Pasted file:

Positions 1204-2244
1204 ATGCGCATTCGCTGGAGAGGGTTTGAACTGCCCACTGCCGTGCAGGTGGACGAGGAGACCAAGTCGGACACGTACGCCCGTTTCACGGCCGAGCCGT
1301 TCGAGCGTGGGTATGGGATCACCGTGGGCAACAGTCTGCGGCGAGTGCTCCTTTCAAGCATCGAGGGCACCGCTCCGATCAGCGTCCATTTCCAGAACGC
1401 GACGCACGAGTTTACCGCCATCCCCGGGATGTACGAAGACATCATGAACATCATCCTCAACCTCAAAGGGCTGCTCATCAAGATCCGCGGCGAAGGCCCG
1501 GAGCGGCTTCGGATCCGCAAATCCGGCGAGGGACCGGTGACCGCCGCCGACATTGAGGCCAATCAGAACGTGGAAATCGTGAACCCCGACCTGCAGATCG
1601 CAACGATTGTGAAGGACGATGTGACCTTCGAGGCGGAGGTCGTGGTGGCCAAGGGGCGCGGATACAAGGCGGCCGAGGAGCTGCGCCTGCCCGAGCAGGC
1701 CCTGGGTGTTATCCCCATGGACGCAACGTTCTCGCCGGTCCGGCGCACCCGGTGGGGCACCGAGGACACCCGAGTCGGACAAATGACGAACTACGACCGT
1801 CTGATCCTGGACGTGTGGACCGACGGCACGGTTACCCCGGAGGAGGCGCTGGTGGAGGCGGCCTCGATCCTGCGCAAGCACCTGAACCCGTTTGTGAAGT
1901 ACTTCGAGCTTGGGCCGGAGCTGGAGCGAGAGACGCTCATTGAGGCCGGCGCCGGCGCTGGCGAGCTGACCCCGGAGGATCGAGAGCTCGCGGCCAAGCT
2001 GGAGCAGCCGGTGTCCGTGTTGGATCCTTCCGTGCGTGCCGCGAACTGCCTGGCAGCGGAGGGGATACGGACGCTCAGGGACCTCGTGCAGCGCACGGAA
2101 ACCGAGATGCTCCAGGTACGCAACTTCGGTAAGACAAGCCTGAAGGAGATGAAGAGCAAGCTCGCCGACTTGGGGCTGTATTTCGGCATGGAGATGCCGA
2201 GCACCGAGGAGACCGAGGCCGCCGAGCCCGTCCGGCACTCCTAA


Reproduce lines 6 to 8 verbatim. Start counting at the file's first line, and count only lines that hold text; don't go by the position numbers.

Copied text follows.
1601 CAACGATTGTGAAGGACGATGTGACCTTCGAGGCGGAGGTCGTGGTGGCCAAGGGGCGCGGATACAAGGCGGCCGAGGAGCTGCGCCTGCCCGAGCAGGC
1701 CCTGGGTGTTATCCCCATGGACGCAACGTTCTCGCCGGTCCGGCGCACCCGGTGGGGCACCGAGGACACCCGAGTCGGACAAATGACGAACTACGACCGT
1801 CTGATCCTGGACGTGTGGACCGACGGCACGGTTACCCCGGAGGAGGCGCTGGTGGAGGCGGCCTCGATCCTGCGCAAGCACCTGAACCCGTTTGTGAAGT